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Re[2]: GG: Italian Concerto

     These are valid points about the Italian Concerto but IMHO 
     it is still a fabulous Bachwork.  It does not have the heavy 
     contrapunctal content of other late baroque works; instead 
     it is mostly two-part counterpoint with block chords thrown 
     in here and there.  To me that gives it a distinctively 
     "keyboard" flavor as opposed to some of the other keyboard 
     works which are truly 2-, 3-, or 4-part in nature and 
     therefore readily adapt themselves to other instrumental or 
     vocal performances.
     I suppose in a sense the IC is less complex than certain 
     other Bachworks but each movement is beautifully organized 
     and the middle movement is a wonderful example of elaborate 
     right hand ornamentation against a repeating left-hand 
     motif.  I particularly like the deceptive cadence near the 
     end of the first movement where Bach adds a few extra bars 
     and then finishes on the same cadence an octave down (ending 
     on F major).  I can't give you the bar number right now but 
     the motif that is repeated goes A-Bb-C-F-A-G-F-E-F in eighth 
     notes, and it is right before the final recap.
     I really dig the Italian Concerto.

______________________________ Reply Separator _________________________________
Subject: Re: GG: Italian Concerto
Author:  "John P. Hill" <jphill@frank.mtsu.edu> at internet
Date:    3/5/97 10:47 AM

Re:  Italian Concerto
Thanks to Rob for info. on composition date for the 
piece;  I'd thought it was earlier in Bach's output.
One might debate whether the Italian Concerto is a "showpiece", 
but I think there is no question about it lacking the kind of 
contrapuntal interest and intensity found in later works like the 
ART OF FUGUE.  I think one could make the case that it's 
"compositional footprints" relate it more closely to the earlier, 
keyboard-virtuoso type works that GG so often criticized.
As to Gould's statements being contradictory, I'm not so sure. 
I think that often his *actions* were not consistent with his
philosophy.  There are many examples:  slamming Capitalism while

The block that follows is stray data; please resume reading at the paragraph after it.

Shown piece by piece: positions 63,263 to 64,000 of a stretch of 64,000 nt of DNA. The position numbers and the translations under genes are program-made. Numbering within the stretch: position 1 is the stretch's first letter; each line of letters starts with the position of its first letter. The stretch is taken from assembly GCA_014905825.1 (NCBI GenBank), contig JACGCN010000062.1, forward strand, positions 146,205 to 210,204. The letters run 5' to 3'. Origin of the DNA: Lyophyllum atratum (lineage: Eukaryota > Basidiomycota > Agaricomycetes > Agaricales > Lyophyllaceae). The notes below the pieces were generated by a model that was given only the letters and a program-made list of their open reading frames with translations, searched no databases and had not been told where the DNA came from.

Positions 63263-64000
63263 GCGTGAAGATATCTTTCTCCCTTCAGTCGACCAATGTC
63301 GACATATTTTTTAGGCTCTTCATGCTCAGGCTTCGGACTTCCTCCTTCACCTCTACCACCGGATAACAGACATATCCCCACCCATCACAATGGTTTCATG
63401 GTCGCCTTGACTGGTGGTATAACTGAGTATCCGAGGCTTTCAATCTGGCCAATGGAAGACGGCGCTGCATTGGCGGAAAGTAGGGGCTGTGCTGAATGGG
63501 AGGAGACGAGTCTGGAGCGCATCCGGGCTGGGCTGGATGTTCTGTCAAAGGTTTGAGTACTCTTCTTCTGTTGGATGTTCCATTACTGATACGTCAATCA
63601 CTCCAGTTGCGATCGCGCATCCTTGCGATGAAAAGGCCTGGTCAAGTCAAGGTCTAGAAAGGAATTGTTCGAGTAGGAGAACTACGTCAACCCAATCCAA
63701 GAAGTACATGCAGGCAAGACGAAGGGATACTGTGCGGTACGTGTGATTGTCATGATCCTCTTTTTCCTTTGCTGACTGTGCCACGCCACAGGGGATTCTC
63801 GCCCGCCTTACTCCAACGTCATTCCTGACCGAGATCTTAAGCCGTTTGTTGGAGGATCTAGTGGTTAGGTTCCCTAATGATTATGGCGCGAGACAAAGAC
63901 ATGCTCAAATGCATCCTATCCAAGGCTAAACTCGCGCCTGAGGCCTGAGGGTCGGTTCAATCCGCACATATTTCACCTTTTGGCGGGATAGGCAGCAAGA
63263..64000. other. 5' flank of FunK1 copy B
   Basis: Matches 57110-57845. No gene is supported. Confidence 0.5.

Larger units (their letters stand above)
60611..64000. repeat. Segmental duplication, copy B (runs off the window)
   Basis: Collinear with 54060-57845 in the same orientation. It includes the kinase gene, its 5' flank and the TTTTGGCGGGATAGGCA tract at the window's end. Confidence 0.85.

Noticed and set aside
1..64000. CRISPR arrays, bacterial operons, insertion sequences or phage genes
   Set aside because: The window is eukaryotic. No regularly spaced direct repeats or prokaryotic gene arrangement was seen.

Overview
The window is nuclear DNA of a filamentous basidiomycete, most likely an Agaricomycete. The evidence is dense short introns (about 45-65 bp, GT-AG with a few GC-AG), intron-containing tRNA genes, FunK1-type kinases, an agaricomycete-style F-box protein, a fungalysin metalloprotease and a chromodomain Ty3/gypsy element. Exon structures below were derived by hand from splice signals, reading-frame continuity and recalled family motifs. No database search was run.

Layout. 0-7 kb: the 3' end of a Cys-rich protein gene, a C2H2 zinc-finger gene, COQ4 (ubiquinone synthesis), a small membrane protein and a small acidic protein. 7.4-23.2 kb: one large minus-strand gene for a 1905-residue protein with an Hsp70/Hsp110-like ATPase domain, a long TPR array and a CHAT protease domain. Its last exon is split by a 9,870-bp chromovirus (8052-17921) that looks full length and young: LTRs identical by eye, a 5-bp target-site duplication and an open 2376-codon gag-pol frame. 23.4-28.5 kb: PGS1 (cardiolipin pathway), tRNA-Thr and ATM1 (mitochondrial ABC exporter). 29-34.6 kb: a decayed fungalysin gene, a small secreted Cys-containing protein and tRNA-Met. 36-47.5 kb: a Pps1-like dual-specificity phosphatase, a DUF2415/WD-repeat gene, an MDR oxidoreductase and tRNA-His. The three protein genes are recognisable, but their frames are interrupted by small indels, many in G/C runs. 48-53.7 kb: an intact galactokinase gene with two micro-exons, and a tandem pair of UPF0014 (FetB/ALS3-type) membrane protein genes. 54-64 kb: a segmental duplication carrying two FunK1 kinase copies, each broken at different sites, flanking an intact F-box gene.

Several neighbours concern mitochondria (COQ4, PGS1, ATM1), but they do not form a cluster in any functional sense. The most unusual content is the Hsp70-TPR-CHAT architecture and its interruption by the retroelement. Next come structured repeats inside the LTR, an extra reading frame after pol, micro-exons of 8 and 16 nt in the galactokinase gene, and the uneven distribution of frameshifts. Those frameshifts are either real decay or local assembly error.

mastering the stock market, hating late period Mozart while recoding 
all of the Sonatas, etc.
I don't see too much evidence of contradictory statements by Gould; 
I do see changes in his performance style and choice of repertoire, 
though. One reason I prefer his middle and late period
playing to his earlier work is that he seems to be "less out to make 
a point" by playing things unbelievably fast or unbelievably slowly, 
for example.  Later, he also seemed less interested in "making an 
individual statement" through his recordings.  His early
work always sounds like a virtuoso pianist "pulling out all the stops" 
to me, whereas his later work sounds like a great *musician* who 
happens to be playing a piano (very well!).
I'm still at a loss at to why he revisited the Italian Concerto in 
particular and I wonder if he discussed this with anyone at the time.
Incidentally, do we know for sure that he actually *did* re-record 
this piece in the early 80s?  Is anyone aware of plans to release 
this newer version?
On Wed, 5 Mar 1997, Rob Haskins wrote:
> On Wed, 5 Mar 1997, John P. Hill wrote: 
> > The Italian Concerto is one of those flashy showpieces that Bach wrote 
> > early on as a virtuoso keyboardist.  
> The Italian Concerto was published around 1735.  I don't think 
> it's a very early work.  It certainly has none of the "lapses" 
> (if one can think of J. S. Bach as having "lapses"!)
> that I associate with early pieces like the D-major toccata. 
> > Gould's criticism of it always
> > focused on it's lack of contrapuntal interest and the fact that it was 
> > a showpiece for keyboard virtuosity (he hated these kinds of
> > quasi-competitive displays...).
> As always, Gould was being contradictory. I can't really see what 
> is particularly show-offy about the Italian Concerto compared
> to the fourth and fifth partitas, both pieces Gould loved. 
> It's true he hated the Chromatic Fantasy and Fugue and the 
> performance shows -- not so, I think, for his performances 
> of the Italian Concerto.
> Rob Haskins
> Eastman School of Music